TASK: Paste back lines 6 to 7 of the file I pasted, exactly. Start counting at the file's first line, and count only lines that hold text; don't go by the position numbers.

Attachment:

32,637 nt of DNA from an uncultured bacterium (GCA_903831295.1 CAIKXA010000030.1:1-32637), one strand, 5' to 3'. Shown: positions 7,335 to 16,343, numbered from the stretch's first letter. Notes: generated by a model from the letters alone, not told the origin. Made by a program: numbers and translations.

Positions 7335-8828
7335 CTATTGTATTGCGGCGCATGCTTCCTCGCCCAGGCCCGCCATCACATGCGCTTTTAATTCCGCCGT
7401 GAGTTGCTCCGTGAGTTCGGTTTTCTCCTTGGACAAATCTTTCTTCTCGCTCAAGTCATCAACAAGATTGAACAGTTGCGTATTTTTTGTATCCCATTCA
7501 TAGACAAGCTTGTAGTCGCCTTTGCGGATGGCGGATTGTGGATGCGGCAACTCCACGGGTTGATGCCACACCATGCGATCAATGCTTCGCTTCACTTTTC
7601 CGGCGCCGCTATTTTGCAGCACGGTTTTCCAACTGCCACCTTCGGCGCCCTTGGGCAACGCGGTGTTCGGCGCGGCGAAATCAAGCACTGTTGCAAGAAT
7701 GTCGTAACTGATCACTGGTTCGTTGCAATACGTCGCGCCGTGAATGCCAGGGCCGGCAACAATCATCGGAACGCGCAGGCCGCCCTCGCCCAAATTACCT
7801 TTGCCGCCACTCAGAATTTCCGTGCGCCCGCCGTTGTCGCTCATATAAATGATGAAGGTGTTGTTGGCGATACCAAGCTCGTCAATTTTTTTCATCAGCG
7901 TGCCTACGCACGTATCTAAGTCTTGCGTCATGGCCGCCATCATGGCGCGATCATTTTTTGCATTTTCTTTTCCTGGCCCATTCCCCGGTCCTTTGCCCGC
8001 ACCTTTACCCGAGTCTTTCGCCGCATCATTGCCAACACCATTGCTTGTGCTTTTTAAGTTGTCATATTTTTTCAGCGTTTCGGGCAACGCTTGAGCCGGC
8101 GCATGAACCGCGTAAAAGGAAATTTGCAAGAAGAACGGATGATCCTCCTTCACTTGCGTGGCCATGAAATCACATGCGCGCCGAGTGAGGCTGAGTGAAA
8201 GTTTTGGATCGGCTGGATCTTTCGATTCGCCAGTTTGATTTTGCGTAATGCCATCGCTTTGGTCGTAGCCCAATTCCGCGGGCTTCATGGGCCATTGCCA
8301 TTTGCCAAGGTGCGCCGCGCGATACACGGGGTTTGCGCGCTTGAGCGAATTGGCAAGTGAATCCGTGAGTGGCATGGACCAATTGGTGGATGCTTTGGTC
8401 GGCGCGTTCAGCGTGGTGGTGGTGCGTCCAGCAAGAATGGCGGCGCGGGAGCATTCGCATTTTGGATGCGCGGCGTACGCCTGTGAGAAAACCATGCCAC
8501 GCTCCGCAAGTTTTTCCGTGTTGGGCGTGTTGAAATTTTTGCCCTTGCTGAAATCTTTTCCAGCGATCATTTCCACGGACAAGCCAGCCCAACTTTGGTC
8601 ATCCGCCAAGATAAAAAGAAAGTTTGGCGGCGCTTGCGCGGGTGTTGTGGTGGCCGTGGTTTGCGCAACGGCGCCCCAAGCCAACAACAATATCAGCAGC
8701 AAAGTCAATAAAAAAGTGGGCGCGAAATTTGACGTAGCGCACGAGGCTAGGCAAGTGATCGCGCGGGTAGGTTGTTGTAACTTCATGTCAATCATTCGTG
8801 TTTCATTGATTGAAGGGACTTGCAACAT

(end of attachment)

7601 CGGCGCCGCTATTTTGCAGCACGGTTTTCCAACTGCCACCTTCGGCGCCCTTGGGCAACGCGGTGTTCGGCGCGGCGAAATCAAGCACTGTTGCAAGAAT
7701 GTCGTAACTGATCACTGGTTCGTTGCAATACGTCGCGCCGTGAATGCCAGGGCCGGCAACAATCATCGGAACGCGCAGGCCGCCCTCGCCCAAATTACCT